Pittsburgh, PA: U.S. Department of the Interior, Bureau of Mines, TN 395, 1992 Mar; :1-2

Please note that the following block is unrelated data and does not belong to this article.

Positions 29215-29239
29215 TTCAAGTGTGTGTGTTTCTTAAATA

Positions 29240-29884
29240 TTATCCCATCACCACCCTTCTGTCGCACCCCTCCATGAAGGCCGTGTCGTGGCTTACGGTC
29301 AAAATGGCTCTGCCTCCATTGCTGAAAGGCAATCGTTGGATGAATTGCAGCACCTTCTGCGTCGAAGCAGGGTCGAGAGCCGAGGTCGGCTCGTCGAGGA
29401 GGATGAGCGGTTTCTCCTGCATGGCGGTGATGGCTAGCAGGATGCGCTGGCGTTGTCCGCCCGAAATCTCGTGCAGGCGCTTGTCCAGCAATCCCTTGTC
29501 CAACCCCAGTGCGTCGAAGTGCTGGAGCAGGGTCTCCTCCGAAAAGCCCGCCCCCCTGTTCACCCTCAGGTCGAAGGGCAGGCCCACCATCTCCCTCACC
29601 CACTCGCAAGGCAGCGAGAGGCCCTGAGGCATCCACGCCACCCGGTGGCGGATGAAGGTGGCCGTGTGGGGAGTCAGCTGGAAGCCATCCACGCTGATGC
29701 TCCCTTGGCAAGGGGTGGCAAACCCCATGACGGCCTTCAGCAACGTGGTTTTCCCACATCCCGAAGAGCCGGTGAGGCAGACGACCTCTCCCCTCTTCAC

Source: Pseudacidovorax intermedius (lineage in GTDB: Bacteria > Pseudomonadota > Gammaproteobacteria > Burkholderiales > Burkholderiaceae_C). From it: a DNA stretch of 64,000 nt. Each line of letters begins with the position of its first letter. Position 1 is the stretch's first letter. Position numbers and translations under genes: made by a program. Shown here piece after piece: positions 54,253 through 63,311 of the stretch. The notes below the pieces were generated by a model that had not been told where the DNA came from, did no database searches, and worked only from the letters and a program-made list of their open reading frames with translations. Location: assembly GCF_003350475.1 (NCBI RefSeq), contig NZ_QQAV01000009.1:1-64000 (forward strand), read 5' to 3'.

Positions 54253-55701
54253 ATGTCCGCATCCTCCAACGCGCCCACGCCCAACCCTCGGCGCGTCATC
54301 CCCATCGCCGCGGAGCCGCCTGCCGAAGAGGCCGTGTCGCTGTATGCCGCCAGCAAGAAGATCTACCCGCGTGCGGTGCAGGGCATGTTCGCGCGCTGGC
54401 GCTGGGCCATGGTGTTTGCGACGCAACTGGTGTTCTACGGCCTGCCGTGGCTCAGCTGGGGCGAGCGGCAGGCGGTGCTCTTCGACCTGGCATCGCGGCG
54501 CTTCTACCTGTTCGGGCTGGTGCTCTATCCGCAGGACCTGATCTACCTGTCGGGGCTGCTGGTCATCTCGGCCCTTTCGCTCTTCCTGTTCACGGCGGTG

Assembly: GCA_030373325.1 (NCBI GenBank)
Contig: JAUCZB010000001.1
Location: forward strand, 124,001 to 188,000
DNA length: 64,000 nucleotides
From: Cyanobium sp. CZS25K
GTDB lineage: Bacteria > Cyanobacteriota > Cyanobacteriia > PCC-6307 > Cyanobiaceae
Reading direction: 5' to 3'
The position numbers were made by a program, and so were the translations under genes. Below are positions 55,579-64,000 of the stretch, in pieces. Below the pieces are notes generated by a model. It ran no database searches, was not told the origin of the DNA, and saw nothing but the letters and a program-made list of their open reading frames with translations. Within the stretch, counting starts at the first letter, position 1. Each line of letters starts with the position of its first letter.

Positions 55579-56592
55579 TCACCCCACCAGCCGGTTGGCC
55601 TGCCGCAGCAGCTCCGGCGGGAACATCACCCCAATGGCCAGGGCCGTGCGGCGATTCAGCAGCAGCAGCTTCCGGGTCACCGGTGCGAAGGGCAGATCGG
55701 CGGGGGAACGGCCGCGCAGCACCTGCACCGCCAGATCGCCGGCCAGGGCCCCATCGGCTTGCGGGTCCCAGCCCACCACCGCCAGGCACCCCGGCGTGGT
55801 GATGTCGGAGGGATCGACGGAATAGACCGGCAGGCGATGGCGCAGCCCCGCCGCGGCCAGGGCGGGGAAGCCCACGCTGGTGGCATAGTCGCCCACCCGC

Objective: Predict the spontaneous combustion potential of a coal using an expert system computer program. Background: Approximately 15% of underground coal mine fires in the United States are attributed to spontaneous combustion. These spontaneous combustion tires frequently occur in worked-out or abandoned areas of a coal mine. This makes the control and extinguishment of the tire difficult and often requires large sections of the mine or even the entire mine to be sealed for long periods of time. A prior knowledge of the self-heating potential of the coal can be useful in preventing spontaneous combustion fires through the use of aggressive monitoring and control measures at existing coal mining operations, and in the planning of new mines. Many factors can affect the spontaneous combustion process in a mine, including the self-heating potential of the coal, ventilation, geologic factors, and mining conditions and practices. Various test methods have been used to evaluate the relative self-heating potential of coal, including crossing point temperature and adiabatic heating methods, and oxygen adsorption techniques. However, these tests are usuaJ1y time-consuming and difficult to conduct, limiting their use to laboratories. An adiabatic heating test has been used extensively by the Bureau of Mines to examine the self-heating potentials of coals. A ranking scheme was established to assess a coal's relative self-heating potential, based on the coal's minimum self-heating temperature (SHT). SHT is the minimum initial temperature from which a coal undergoes a sustained exothermic reaction in the adiabatic oven. Coals that have a minimum SHT < 70 degrees C are considered to have a high spontaneous combustion potential; those with minimum SHT's between 70 and 100 degrees C are a medium risk, and coals with minimum SHT's > 100 degrees C have a low spontaneous combustion potential. However, like other methods, this test is time consuming and difficult to conduct. A statistical analysis of the adiabatic oven results for coals showed that the minimum SHT of a bituminous coal was strongly dependent on its dry ash-free (DAF) oxygen content, a value readily obtainable from a routine ultimate analysis, by the expression: SHTmin' degrees C = 139.7 - 6.6 x [Oxygen, pct (DAF)]. Thus a bituminous coal's relative self heating potential could be determined by a simple empirical expression without the need for detailed and costly experiments. Approach: The results of the adiabatic heating tests were incorporated into an expert system computer program. An expert system is a computer program that uses available information to make decisions based on a series of rules provided by the programmer. It is an interactive, user friendly, and inexpensive method of conveying "expert" advice. In this case, the advice is about the self-heating potential of a coal sample, and requires only the input of data from a typical coal analysis. The program was designed to allow direct entry of data for a single sample or from an existing database. How It Works: The program requires the input of the coal's proximate and ultimate analyses and heating value. The program allows for the direct entry of sample data from the keyboard, or more typically for a mining operation, from an existing database. The program is compatible with several standard database programs. However, the program's access to a database requires that the existing database structure must match that required by the expert system program. Detailed instructions are included in the program to accomplish this. If an existing database of coal analyses is available, the user has the option of analyzing the self-heating potential of a single sample in the database, a range of specified samples, or the entire database. The results are then stored in the database, and can be viewed, edited, or printed out using the program's browse or report functions. The basis of the expert system is the empirical expression that predicts the minimum SHT, and the relative risk assignment based on the predicted SHT. However, this expression was found to be valid only for bituminous coals. Thus, the system first determines the rank of the coal sample. If the rank is bituminous, the risk is assigned based on the predicted SHT. If the predicted SHT is < 70 degrees C, the sample is assigned a high spontaneous combustion potential. If the SHT is between 70 degrees and 100 degrees C, a medium potential, and if the SHT is > 100 degrees C, the sample is assigned a low spontaneous combustion potential. If the rank is determined to be lignite or subbituminous, the coal is assigned a high self-heating potential. If the rank is anthracite, the sample is assigned a low self-heating potential. These assignments were based on laboratory results showing, in general, that subbituminous and lignite coals had minimum SHT's that fell in the high self-heating category, while anthracite coals showed very low self-heating potentials. The use of the expert system allows the assignment of the self-heating potential of a coal sample without the need for laboratory experiments. The program, however, evaluates only the relative self-heating potential of the sample, and does not take into account other important factors in the spontaneous combustion process, such as mining conditions and practices, and geologic factors. However, it is an important first step in determining the risk of a spontaneous combustion mine fire, and can have a significant impact in its prevention.